Themes for 1.22

Erik Hesselink hesselink at
Thu Apr 24 11:50:25 UTC 2014

You can handle this scenario pretty easily by setting up a private
hackage. Then add a second remote-repo to your cabal config, either
globally or in the sandbox. We do this, and it works pretty well.



On Thu, Apr 24, 2014 at 1:33 PM, Benjamin Edwards
<edwards.benj at> wrote:
> Hi Johan,
> Not sure if this mail is a request for comments, but on the story for large
> projects one thing that I would like to see is the ability to add packages
> that aren't in hackage to the depends list. I agree that adding some
> scanning and auto add ability is definitely sorely needed, but this
> information goes into add-source-timestamps in the sandbox folder, and if
> you blow away the sandbox, it's gone. Or you can try and version a file that
> contains ever changing timestamps. Right now I have a shell script that
> maintains a list of added sources and I keep that versioned in the project.
> It would be nice to have git dependencies in there as well, and then
> disallow a hackage upload for any cabal file with a non-hackage dependency
> listed. I would be happy to contribute time to both design and
> implementation.
> Ben
> On Thu Apr 24 2014 at 10:53:59, Johan Tibell <johan.tibell at> wrote:
>> Hi all,
>> While I'm sure we still have a bugfix release or two to make on the 1.20
>> branch, I thought it'd be worth looking at what we want to accomplish for
>> 1.22. Here are my thoughts on what we should focus on:
>> ## A dependency solver that always works
>> As Hackage has grown so have the requirements of the dependency solver.
>> There are three distinct problems I'm seeing now that we should tackle:
>>  * Treat each sections (i.e. library, test suite, benchmark, and
>> executable) in the .cabal file separately for the purpose of dependency
>> resolution. Today all the sections' dependencies are merged and used as the
>> constraints of the package as a whole. This is troublesome for all packages
>> that are dependencies of QC, HUnit, test-framework, and criterion, as
>> there's a dependency cycle if you treat e.g. the containers package and its
>> test suite as one unit.
>>    The solution here is to treat each unit as a mini package for the
>> purpose of dependency resolution. This would also allow you to have e.g.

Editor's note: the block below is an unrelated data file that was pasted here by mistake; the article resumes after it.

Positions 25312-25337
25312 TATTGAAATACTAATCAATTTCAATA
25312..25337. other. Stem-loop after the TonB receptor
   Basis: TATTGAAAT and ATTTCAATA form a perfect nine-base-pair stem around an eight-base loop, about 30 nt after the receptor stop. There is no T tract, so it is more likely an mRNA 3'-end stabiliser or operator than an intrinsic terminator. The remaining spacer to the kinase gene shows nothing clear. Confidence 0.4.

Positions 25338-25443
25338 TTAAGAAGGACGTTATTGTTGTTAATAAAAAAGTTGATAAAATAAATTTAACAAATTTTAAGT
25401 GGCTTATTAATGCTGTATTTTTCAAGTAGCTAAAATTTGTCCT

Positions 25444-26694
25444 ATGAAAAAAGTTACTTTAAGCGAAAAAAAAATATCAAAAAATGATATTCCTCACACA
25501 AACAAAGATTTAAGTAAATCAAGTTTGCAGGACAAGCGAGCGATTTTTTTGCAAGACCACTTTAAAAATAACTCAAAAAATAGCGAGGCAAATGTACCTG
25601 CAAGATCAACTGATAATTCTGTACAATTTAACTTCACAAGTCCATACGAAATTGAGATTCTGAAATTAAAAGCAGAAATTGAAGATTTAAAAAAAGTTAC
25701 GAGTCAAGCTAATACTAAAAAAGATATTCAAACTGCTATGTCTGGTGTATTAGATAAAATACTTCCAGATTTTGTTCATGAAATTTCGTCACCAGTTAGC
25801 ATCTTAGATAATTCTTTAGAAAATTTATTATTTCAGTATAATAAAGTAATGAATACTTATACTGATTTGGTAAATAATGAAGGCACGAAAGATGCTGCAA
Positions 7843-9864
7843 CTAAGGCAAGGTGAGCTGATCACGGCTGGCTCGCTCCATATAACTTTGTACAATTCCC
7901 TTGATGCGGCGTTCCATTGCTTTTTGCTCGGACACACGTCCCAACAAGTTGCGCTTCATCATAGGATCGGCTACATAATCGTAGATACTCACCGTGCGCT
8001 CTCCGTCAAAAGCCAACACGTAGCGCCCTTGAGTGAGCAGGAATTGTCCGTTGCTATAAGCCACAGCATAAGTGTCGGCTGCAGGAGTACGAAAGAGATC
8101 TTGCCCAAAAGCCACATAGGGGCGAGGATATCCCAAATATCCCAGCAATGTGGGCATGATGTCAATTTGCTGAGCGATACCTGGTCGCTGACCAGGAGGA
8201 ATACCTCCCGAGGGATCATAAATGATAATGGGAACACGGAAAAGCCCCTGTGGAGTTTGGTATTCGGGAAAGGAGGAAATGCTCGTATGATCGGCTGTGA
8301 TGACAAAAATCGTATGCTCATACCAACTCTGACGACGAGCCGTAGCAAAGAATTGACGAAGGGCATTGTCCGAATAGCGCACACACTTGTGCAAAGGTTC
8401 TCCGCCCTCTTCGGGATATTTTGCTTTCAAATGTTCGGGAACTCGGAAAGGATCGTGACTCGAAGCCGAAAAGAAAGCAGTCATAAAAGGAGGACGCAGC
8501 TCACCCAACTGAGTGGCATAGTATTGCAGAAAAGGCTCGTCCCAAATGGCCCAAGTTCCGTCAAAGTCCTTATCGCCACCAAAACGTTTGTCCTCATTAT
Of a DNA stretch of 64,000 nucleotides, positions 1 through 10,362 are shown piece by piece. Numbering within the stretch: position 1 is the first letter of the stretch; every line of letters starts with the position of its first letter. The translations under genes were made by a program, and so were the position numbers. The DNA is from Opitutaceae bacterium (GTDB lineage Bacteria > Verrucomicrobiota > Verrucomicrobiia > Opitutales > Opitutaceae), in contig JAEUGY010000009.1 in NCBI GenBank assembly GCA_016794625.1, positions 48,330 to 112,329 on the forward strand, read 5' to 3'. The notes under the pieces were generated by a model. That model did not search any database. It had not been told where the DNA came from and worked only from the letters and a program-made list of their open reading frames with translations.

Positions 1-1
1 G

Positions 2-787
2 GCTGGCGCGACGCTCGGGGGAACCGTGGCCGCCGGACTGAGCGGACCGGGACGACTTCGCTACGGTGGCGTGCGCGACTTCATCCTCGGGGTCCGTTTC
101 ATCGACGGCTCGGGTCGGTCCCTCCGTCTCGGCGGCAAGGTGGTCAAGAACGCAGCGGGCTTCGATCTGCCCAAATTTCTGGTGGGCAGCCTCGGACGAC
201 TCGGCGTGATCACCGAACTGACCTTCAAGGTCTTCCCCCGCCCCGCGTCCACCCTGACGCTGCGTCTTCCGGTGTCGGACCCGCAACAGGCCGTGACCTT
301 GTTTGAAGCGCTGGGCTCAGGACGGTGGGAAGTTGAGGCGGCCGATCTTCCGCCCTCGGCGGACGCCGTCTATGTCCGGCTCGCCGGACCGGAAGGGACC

>> several executables with conflicting dependencies.
>>  * Improve performance. Some packages (e.g. yesod) can take over 10
>> seconds to run over. This problem will get worse as Hackage grows and we
>> build bigger applications on top of it, so we need to tackle this now before
>> it becomes a real problem.
>>  * Fix Hackage package blacklisting. Users can blacklist packages on
>> Hackage e.g. if they know them to be broken. However, this doesn't really
>> work as the Hackage blacklist translates to a soft preference in the
>> dependency solver and is thus often ignored. See
>> for the gory details.
>> ## Do the right thing automatically
>> This is a carry-over from the 1.20 goals, as we didn't make much progress
>> here.
>> The focus here should be on avoiding manual steps the cabal could do
>> for the user.
>>  * Automatically install dependencies when needed. When `cabal build`
>> would fail due to a missing dependency, just install this dependency
>> instead of bugging the user to do it. This will probably have to be
>> limited to sandboxes where we can't break the user's system
>>  * GHCi support could be improved by rebinding :reload to rerun e.g.
>> preprocessors automatically. This would enable the users to develop
>> completely from within ghci (i.e. faster edit-save-type-error cycle).
>> We have most of what we need here (i.e. GHC macro support) but someone
>> needs to make the final change to generate a .ghci file to pass in the
>> ghci invocation.
>> ## Faster builds
>> I think we're almost done here. There's really only one remaining thing to
>> do:
>>  * Build components and different ways (e.g. profiling) in parallel.
>> We could build both profiling and non-profiling versions in parallel.
>> We could also build e.g. all test suites in parallel. The key
>> challenge here is to coordinate all parallel jobs so we don't spawn
>> too many.
>> ## Support large projects
>> This is also a carry-over from the 1.20 goals.
>> We still don't have a good story for large projects. Sandboxes are too
>> annoying to use if there are 100 add-source deps. We need more automation
>> and more opinionated defaults (e.g. scan the sub-directories from in which
>> cabal was run to find source packages.)
>> What we need most of all here is a design. Perhaps we could try to get
>> together at some Hackathon/ICFP and discuss.
>> ## Issue tracker spring cleaning and test suite improvements
>> The issue tracker is out-of-hand. It's too unwieldy to use for planning
>> our work and get an overview of the most important issues. We should try to
>> close down bugs that haven't had updates in years with extreme prejudice. If
>> the issue is important it will pop up again.
>> We're also severely lacking in the testing department. There are two
>> problems:
>>  * There aren't enough tests: the cabal user facing surface is quite
>> larger (lots of features and flags) and many of them are not tested at all,
>> which will lead to regressions as we keep fixing bugs and adding features.
>>  * The tests take too long to run: we have too many end-to-end style tests
>> (i.e. build a whole package) and not enough unit style tests. We need to add
>> more of the latter kind.
>> Cheers,
>>   Johan
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